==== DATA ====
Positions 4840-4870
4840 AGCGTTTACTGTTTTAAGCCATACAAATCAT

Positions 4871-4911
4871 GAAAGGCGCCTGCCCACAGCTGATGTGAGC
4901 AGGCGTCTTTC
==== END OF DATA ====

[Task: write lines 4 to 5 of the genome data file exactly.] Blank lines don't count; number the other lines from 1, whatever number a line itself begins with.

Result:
4871 GAAAGGCGCCTGCCCACAGCTGATGTGAGC
4901 AGGCGTCTTTC